Back in 2013 I attended my first PASS Summit. I was a first timer and Bill Fellows was my “big brother.” I had no clue what I was getting myself into. This is my story on how I became a speaker.
At my first summit, thanks to Bill, I was meeting people just about from the moment I got there. Bill knew lots of people. He’s tall and bald and hard to miss. And wears shorts. Everywhere. Regardless of temperature.
Where was I…oh yeah…speaking. While at summit that year I met and talked to many people. A few of them asked me “Have you ever thought about speaking?” I politely replied that I hadn’t, but I really wanted to ask them if they had forgotten their medication that day, or if they needed to be examined by a professional. Me – a speaker. LOLOLOLOLOLOL! Bless their hearts!
But then I thought about it. Why not speak? What would I talk about? What was something cool that I had done that people would want to know about? Could I do this? I showed people how to properly gift wrap a present in speech class (oh yes I did…and there is a right way…and you’re probably doing it wrong) – could I teach them something that would actually have some career benefit?
Yes. Yes I could.
I started to think about what I could talk about. I submitted a session to a SQL Saturday event later in 2013…and I was not selected. I didn’t know it at the time but I had picked a topic that was rather niche and would not have a real following. I found this out when I went to the event (yes, I still went…I was going to this one regardless) and talked to the organizers. This also allowed them to know who I was, so when I submitted again, they would be able to put a face with the name.
The following year I submitted a panel to a different SQL Saturday…and they picked it! This allowed me to get my feet wet while having some other more seasoned speakers there to help drive the conversation. In the weeks leading up to the event, we met and ironed out the details of what we would talk about. During those meetings I learned a lot from them, and they helped make that first session for me a success.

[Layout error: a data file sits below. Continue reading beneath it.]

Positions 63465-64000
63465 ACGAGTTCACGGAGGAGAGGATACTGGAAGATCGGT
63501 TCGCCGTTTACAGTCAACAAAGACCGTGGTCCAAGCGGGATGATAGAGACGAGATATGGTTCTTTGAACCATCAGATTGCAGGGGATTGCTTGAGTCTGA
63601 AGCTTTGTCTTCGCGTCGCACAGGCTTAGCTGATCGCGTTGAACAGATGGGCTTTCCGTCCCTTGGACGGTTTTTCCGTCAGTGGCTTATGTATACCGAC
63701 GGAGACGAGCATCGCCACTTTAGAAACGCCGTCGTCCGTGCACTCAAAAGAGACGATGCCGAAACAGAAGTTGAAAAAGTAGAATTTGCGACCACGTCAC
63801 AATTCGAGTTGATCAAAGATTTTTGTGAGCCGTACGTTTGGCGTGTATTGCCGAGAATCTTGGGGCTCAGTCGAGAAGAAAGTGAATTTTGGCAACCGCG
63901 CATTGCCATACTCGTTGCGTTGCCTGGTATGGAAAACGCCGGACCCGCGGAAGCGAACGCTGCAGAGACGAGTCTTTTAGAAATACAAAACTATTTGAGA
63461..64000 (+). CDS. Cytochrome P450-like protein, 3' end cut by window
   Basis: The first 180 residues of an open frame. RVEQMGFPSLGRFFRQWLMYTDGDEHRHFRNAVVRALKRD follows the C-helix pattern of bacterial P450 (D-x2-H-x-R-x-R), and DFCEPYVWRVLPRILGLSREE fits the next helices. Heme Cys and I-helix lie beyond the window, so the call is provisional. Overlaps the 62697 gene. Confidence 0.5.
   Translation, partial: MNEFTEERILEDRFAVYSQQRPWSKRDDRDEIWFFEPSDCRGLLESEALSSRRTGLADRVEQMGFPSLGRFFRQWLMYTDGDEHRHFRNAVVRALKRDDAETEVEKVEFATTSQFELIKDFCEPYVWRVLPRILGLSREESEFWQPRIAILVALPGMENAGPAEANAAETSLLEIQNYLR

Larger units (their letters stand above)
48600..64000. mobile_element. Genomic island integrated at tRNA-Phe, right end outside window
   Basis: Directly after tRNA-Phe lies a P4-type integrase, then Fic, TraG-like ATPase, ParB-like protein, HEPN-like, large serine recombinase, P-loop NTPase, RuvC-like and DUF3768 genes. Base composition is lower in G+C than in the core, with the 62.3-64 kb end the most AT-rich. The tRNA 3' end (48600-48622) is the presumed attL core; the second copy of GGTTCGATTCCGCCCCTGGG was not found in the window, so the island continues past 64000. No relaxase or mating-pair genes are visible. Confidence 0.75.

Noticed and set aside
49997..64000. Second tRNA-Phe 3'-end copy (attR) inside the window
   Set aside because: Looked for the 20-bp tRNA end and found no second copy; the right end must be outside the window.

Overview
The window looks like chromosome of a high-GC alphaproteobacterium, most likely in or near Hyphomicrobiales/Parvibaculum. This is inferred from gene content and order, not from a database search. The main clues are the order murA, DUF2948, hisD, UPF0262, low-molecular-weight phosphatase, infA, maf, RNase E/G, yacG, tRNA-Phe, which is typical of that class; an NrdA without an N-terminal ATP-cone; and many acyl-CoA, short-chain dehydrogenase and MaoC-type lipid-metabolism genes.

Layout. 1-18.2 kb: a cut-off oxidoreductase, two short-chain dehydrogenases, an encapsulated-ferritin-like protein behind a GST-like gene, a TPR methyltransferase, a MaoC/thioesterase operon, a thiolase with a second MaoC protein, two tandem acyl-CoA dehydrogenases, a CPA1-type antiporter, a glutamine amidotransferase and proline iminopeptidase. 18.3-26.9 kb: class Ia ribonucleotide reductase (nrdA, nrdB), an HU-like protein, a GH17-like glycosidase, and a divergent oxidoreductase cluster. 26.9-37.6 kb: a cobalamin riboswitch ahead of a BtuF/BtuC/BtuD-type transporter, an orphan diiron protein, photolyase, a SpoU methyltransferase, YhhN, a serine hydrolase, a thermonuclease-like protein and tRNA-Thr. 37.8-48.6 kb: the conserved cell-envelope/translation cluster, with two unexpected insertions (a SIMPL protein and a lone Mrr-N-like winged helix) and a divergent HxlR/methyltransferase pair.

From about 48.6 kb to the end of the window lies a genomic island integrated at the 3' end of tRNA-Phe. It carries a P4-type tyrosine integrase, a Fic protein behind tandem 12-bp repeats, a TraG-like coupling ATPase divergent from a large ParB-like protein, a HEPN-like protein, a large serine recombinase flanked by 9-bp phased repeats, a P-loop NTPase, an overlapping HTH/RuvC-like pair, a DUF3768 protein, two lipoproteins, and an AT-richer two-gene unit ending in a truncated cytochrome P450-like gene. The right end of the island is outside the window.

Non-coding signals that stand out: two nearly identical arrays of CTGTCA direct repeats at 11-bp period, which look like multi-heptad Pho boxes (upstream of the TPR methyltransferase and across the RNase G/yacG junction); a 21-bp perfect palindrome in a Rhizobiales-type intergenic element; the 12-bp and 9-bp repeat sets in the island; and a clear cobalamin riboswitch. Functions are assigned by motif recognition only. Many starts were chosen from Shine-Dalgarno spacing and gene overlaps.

As a speaker, there are good days…and not good days.
A few months later I did my first solo session – and it did not go well. This was a tough pill to swallow. What happened? Simply put, my session didn’t reflect my abstract. I was disappointed in myself. It takes a few days for me to get over things like this, but since this was my first solo attempt, it really made me question whether or not I wanted to do this. Could I be good at this? I went home and re-wrote the session. Then looked at it and re-wrote it again. The next time I gave this session it went much better, and my feedback reflected it.
I love things that challenge me. Speaking does this, and does it in ways I would have never imagined. It takes me out of my comfort zone. No matter where I am for the foreseeable future, I will be speaking.
Speaking has taken my love of learning new things to the next level. Not only am I learning for the sake of a problem or making a business case for something, but now I am learning with a goal or being able to facilitate the learning of others. When I refine my skills, my session material gets better too.
My passions have found an outlet with speaking. It’s thrilling and sometimes frustrating. When you are speaking you never know what’s going to happen. Sometimes you have a lot of questions from the audience. Other times you have none. Sometimes you don’t know the answer. As much as you practice, it doesn’t change the fact that as many times as you give a certain session, no two of those are alike because no two audiences are alike. The one thing that is consistent is that the more times I am able to speak, the more people I am able to reach and help improve their SQL Server skill sets or adopt a new skill set with PowerShell. I don’t know where speaking is going to take me, but for now, I’m down for the ride to find out.
If you are interested in speaking, and would like to find out more, here are a few blog posts I found on this subject.
Cathrine Wilhelmsen – A really good post on when things don’t go as you had hoped.
Thomas La Rock – Once upon a time, he was a mere SQL fanboi.
These are what I could find. If you have a blog post on speaking leave a comment and I can add you. 🙂